Friday, February 15, 2013

The University of Alabama's Response to Collier's Magazine

On Jan. 4, 1941 Collier's magazine published an expose of the Alabama football program titled, "How to Keep Football Stars in College." The article was penned by a University of Alabama alumnus, William Bradford Huie, who claimed to have worked in the school's athletic department and witnessed firsthand many of the incidents he reported.

The Collier's story alleged the university used local high schools as a recruiting pool and when athletes arrived on campus they would be put in "sham" courses to maintain eligibility. Once the athletes were no longer able to play they were discarded, physically crippled and educationally bereft.

On Feb. 15 a report prepared by a University of Alabama faculty committee examining the allegations in the Huie article was released. The 14-page report broke down almost every detail of the story published by Collier's and concluded it was an almost complete fabrication. Moreover, the committee found that Huie had used unethical methods of reporting the article, deceiving the subjects of his intent to write a hit piece on the Crimson Tide program.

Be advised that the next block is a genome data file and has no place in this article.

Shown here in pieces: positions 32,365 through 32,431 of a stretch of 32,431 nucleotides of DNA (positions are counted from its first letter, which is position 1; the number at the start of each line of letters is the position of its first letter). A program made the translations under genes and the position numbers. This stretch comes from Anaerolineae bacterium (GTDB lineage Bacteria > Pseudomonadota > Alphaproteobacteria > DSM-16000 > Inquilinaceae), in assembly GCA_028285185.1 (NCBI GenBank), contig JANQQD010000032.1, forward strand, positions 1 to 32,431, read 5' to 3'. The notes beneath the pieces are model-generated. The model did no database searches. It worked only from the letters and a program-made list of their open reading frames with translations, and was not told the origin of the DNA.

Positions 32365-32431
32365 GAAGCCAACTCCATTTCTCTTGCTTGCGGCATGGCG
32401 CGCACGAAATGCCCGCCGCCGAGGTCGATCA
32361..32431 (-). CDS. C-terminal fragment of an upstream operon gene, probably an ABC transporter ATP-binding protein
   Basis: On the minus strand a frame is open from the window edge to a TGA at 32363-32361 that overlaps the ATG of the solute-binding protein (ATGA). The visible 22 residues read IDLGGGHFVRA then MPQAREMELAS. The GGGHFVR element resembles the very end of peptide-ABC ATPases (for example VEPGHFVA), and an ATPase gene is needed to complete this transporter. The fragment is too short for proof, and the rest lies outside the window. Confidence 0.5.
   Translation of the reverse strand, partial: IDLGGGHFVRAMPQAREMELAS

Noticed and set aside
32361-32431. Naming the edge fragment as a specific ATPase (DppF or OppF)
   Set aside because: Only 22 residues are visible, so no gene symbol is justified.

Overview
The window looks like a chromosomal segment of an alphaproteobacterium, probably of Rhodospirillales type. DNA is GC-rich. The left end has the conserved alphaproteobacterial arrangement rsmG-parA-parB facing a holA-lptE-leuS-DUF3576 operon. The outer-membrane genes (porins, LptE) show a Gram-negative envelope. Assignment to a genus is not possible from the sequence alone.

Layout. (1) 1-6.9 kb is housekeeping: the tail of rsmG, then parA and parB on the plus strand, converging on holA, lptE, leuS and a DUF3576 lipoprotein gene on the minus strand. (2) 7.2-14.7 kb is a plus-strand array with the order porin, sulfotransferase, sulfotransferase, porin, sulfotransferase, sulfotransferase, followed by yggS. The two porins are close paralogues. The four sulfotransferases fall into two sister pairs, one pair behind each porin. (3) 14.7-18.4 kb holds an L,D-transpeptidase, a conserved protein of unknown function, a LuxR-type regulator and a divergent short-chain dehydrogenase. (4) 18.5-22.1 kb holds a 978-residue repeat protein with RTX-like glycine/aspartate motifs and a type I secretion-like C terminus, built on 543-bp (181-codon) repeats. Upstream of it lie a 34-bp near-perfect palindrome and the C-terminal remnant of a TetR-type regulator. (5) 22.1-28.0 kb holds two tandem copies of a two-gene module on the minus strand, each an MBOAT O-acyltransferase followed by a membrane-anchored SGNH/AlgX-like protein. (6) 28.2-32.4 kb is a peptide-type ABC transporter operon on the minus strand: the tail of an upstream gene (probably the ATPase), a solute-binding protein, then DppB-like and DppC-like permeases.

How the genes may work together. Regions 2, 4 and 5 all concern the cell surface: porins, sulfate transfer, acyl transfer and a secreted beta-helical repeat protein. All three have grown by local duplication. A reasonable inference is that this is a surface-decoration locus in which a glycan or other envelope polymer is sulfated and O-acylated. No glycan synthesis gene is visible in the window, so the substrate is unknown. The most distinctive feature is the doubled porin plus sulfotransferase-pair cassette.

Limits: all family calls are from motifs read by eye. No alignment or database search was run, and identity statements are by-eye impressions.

"The findings of the committee constitute an absolute and complete repudiation of Mr. Huie's claims and charges. These findings properly brand them as wholly false," wrote UA President Richard Foster in the report's introduction.

Collier's sent associate editor Kyle Crichton to Tuscaloosa to meet with university officials and investigate the charges against the magazine and its author. In the face of such overwhelming evidence Collier's published a full retraction of Huie's article and an apology to the university in its April 5, 1941 issue.

Freddie Russell, the sports editor of the Nashville Banner and Ed Danforth, the sports editor of the Atlanta Journal, interviewed Huie in Cullman, Alabama soon after the Collier's story was debunked. They reported that Huie confessed he had fabricated the tale in order to sell it to the magazine.

"They like to buy any stories that picture Southerns as illiterate or stupid," Huie said. "Look at 'Tobacco Road.' Then there would be no market for a story telling what fine manhood football at Alabama built. If there had been a market, I could have written one on that idea."

The full report issued by the University of Alabama's faculty committee on the matter can be found after the jump.